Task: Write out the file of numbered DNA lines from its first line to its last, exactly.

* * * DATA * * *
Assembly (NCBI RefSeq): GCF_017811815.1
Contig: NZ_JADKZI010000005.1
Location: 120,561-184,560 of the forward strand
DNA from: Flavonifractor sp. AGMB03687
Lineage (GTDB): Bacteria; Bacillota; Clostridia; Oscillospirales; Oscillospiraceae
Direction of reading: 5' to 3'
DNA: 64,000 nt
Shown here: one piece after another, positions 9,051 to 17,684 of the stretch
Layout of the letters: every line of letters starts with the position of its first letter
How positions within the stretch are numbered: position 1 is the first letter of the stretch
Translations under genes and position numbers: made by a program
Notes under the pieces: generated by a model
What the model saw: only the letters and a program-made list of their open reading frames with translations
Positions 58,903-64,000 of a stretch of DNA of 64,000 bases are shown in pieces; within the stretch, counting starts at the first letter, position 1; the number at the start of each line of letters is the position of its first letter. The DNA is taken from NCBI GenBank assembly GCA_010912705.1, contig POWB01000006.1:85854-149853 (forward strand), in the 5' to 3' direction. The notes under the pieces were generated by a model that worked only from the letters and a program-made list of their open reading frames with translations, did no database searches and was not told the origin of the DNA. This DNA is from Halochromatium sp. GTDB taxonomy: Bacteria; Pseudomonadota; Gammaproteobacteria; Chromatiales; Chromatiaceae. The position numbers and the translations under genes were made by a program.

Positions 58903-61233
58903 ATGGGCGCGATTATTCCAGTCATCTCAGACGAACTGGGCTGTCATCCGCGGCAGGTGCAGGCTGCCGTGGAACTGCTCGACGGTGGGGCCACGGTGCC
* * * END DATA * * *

Assembly (NCBI RefSeq): GCF_017811815.1
Contig: NZ_JADKZI010000005.1
Location: 120,561-184,560 of the forward strand
DNA from: Flavonifractor sp. AGMB03687
Lineage (GTDB): Bacteria; Bacillota; Clostridia; Oscillospirales; Oscillospiraceae
Direction of reading: 5' to 3'
DNA: 64,000 nt
Shown here: one piece after another, positions 9,051 to 17,684 of the stretch
Layout of the letters: every line of letters starts with the position of its first letter
How positions within the stretch are numbered: position 1 is the first letter of the stretch
Translations under genes and position numbers: made by a program
Notes under the pieces: generated by a model
What the model saw: only the letters and a program-made list of their open reading frames with translations
Positions 58,903-64,000 of a stretch of DNA of 64,000 bases are shown in pieces; within the stretch, counting starts at the first letter, position 1; the number at the start of each line of letters is the position of its first letter. The DNA is taken from NCBI GenBank assembly GCA_010912705.1, contig POWB01000006.1:85854-149853 (forward strand), in the 5' to 3' direction. The notes under the pieces were generated by a model that worked only from the letters and a program-made list of their open reading frames with translations, did no database searches and was not told the origin of the DNA. This DNA is from Halochromatium sp. GTDB taxonomy: Bacteria; Pseudomonadota; Gammaproteobacteria; Chromatiales; Chromatiaceae. The position numbers and the translations under genes were made by a program.

Positions 58903-61233
58903 ATGGGCGCGATTATTCCAGTCATCTCAGACGAACTGGGCTGTCATCCGCGGCAGGTGCAGGCTGCCGTGGAACTGCTCGACGGTGGGGCCACGGTGCC